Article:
Kim Won-il Goes Up On the Wikipedia

Kim Won-il is now up on the Wikipedia.

And it looks a bit like this:

Kim Won-il

Kim Won-il

Kim Won-il

Kim Won-il
Occupation Novelist
Nationality South Korea
Period 1942-Present
Genres Modern Korean Fiction
Notable work(s) Evening Glow
This is a Korean name; the family name is Kim.

Kim Won-il (born 42) (Hangul: 김) is a South Korean writer.


In 1942 Kim Won-il was born in Chinyong, South Kyongsang Province. He was only a child when his father, a communist activist, defected to the North during the Korean War.[1] The father left his wife and four children behind, to a legacy of great poverty and a cloud of ideological suspicion. With this background, Kim began writing in the early 1970s. His first works were short stories studded with childhood trauma and bitter memories, with families destroyed by unspecified conflicts. In other words, retellings of his own experiences, He published his first collection of stories, Soul of Darkness, in 1973 and it garnered the Hyundai Munhak Literary Prize in 1974. His first full-length novel, Twilight, was published in 1978.[2]

Kim Won-il was a representative of “peoples literature,” the literature in which authors argued, or portrayed a world in which, all the tragedies of Korea were the result of the separation of the nation by foreign powers directly after liberation. This literature argued that without the division there would not have been ideological feuding between the North and South, no sundered families, and no need for the dictatorships that ensued in the South. Consequently, in the 1980s, Korean authors began to focus on the issue of division and its results. This was called the “literature of division” and Kim Won-il was one of its strongest writers.[3]

Kim believed that the war and division have left scars that economic prosperity cannot erase. In his novel Winter Valley (apparently Korean only), Kim retells the story of the massacre of the entire village of Koch’ang, who were killed on the suspicion that the village had worked with communist guerrillas during the Korean War. Kim captures the psychological landscape of the scared-witless villagers caught between the Scylla and Charybdis of leftwing and rightwing ideologies and the communist guerrillas hiding at the edges of Koch’ang.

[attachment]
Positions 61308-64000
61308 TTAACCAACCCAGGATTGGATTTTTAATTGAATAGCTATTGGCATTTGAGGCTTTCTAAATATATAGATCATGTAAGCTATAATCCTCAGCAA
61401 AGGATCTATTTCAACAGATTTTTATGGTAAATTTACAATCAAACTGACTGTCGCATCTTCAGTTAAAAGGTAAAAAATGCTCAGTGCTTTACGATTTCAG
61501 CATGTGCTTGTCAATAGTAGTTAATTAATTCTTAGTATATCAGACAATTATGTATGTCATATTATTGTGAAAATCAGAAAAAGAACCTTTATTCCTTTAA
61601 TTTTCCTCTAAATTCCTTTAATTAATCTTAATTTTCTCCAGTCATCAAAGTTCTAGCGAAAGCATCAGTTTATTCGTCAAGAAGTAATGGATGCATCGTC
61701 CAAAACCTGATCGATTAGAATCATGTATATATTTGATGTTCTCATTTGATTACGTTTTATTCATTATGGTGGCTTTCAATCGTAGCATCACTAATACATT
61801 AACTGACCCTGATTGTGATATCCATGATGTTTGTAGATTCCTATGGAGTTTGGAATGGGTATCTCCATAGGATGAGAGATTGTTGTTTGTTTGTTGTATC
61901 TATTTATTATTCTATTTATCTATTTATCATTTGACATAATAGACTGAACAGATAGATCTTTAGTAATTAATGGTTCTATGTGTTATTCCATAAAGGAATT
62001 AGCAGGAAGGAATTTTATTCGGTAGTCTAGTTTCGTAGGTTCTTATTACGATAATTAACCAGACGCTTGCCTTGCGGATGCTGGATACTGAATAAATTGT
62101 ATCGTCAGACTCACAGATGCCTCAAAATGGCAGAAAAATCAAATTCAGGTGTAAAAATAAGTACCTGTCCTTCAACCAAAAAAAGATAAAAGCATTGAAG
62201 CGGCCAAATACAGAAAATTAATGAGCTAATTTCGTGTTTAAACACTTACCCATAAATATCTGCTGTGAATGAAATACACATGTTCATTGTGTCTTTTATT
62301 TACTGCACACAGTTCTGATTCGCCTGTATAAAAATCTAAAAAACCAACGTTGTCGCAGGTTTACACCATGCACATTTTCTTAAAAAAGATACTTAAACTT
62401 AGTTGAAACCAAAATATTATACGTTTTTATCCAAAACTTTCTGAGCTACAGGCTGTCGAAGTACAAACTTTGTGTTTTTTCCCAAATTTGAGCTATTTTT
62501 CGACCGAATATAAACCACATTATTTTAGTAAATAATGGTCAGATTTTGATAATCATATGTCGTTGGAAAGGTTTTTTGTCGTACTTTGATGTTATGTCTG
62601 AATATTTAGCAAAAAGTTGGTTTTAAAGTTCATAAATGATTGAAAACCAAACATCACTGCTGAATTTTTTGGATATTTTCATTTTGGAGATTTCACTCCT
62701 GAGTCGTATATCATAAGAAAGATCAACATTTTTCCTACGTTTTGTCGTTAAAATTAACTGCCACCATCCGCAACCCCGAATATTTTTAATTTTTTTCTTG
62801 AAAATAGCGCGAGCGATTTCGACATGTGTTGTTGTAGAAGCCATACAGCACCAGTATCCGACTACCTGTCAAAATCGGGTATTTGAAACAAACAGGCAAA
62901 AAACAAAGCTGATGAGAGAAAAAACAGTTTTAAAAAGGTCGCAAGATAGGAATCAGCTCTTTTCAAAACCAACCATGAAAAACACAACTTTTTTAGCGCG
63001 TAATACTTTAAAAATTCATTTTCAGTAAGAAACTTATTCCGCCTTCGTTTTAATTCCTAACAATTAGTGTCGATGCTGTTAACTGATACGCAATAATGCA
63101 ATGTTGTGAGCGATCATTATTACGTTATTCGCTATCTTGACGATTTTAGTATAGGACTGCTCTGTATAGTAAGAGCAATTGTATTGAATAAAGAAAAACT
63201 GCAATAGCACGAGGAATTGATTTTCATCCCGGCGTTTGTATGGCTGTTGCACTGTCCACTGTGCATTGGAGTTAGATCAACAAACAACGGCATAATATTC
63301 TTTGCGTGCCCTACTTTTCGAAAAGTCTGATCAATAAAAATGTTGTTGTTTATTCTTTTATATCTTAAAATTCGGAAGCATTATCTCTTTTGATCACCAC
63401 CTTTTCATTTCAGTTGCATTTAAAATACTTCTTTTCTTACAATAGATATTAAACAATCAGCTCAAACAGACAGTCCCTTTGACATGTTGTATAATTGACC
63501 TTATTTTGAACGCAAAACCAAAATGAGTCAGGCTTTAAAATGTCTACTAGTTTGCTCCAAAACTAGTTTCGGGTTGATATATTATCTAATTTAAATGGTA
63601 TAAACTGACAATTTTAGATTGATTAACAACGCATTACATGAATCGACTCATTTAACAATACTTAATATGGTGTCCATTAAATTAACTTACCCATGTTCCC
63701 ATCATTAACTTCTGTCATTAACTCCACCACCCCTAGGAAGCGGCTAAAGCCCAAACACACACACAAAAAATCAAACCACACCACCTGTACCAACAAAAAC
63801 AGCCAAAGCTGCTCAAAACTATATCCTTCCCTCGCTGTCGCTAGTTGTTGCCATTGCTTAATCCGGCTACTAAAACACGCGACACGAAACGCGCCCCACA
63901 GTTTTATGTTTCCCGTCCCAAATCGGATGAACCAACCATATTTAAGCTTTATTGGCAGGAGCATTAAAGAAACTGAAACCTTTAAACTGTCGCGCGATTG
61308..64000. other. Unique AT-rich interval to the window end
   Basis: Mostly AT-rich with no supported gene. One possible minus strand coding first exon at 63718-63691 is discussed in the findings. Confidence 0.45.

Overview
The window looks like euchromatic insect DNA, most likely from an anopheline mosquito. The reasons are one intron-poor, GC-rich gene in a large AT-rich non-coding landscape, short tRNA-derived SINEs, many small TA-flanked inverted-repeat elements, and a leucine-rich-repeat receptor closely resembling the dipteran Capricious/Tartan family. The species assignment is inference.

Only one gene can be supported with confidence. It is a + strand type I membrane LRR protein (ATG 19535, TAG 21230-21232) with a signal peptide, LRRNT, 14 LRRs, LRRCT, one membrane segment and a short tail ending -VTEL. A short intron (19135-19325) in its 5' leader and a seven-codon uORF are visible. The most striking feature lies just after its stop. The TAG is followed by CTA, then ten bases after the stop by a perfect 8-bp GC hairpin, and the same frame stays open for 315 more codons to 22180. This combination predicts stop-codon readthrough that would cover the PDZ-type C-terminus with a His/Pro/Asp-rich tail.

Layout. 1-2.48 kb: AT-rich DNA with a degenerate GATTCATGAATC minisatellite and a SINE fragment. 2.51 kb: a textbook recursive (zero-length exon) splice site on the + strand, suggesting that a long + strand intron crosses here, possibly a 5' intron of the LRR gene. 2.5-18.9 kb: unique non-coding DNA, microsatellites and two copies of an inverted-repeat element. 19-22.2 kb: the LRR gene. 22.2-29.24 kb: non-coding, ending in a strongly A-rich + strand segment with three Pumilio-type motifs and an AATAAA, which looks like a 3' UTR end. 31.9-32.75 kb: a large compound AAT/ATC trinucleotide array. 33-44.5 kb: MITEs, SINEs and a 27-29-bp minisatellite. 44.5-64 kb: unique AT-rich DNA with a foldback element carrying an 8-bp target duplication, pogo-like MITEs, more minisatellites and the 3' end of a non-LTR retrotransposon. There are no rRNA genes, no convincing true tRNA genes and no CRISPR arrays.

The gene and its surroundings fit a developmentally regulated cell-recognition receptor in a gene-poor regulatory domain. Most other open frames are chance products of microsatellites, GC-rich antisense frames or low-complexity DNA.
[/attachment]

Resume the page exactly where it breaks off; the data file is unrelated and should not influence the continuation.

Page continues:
The overall message contained in Kim Won-il’s work, which ended in the 1993 nine-volume novel The Evergreen Pine is that historically determined suffering can be overcome, as can human frailty.[4]

Kim’s autobiographical novel A House with a Deep Garden was turned into a popular TV series in 1990.[5] In volume 7, no 1 of Acta Koreana, Kim’s Prison of the Heart was translated by Michael Finch[6] and is also available online in a translation by Brother Anthony of Taize.

Kim has received many awards, including the Contemporary Literature Prize (1974), the Republic of Korea President’s Award in Literature (1979), the Korean Creative Writers’ Prize (1979), the Dong-in Literature Prize (1983), the Yi Sang Literature Prize (1990) and the Han Musuk Literature Prize (1998).[7]


Works in English

Evening Glow
The Wind and the River

Works in Korean (Partial)

Spirit of Darkness (Eodum ui chukje, 1973)
Today’s Wind (Oneul buneun baram, 1976)
Evening Glow (Noeul, 1978)
Meditations on a Snipe (1979)
Chains of Darkness (Eodumui saseul, 1979)
A Festival of Fire (Buleui jejeon, 1983)
Wind and River (Baram gwa gang, 1985)
Winter Valley (1987)
House with a Deep Garden (1989)
The Long Road From Here to There (Geugose ireuneun meon gil, 1992)
The Evergreen (Neul pureun sonamu, 1993)


  1. ^ Korea. December 2009 VOL. 16 NO. 12 P. 44.
  2. ^ Brother Anthony. Kim Won-il.
  3. ^ On Korean Culture and History On Korean Culture and History, Seong-Kon KIM, Ph.D. .
  4. ^ Brother Anthony. Kim Won-il.
  5. ^ Korea. December 2009 VOL. 16 NO. 12 P. 44.
  6. ^ Korean Studies
  7. ^ Korea. December 2009 VOL. 16 NO. 12 P. 44.

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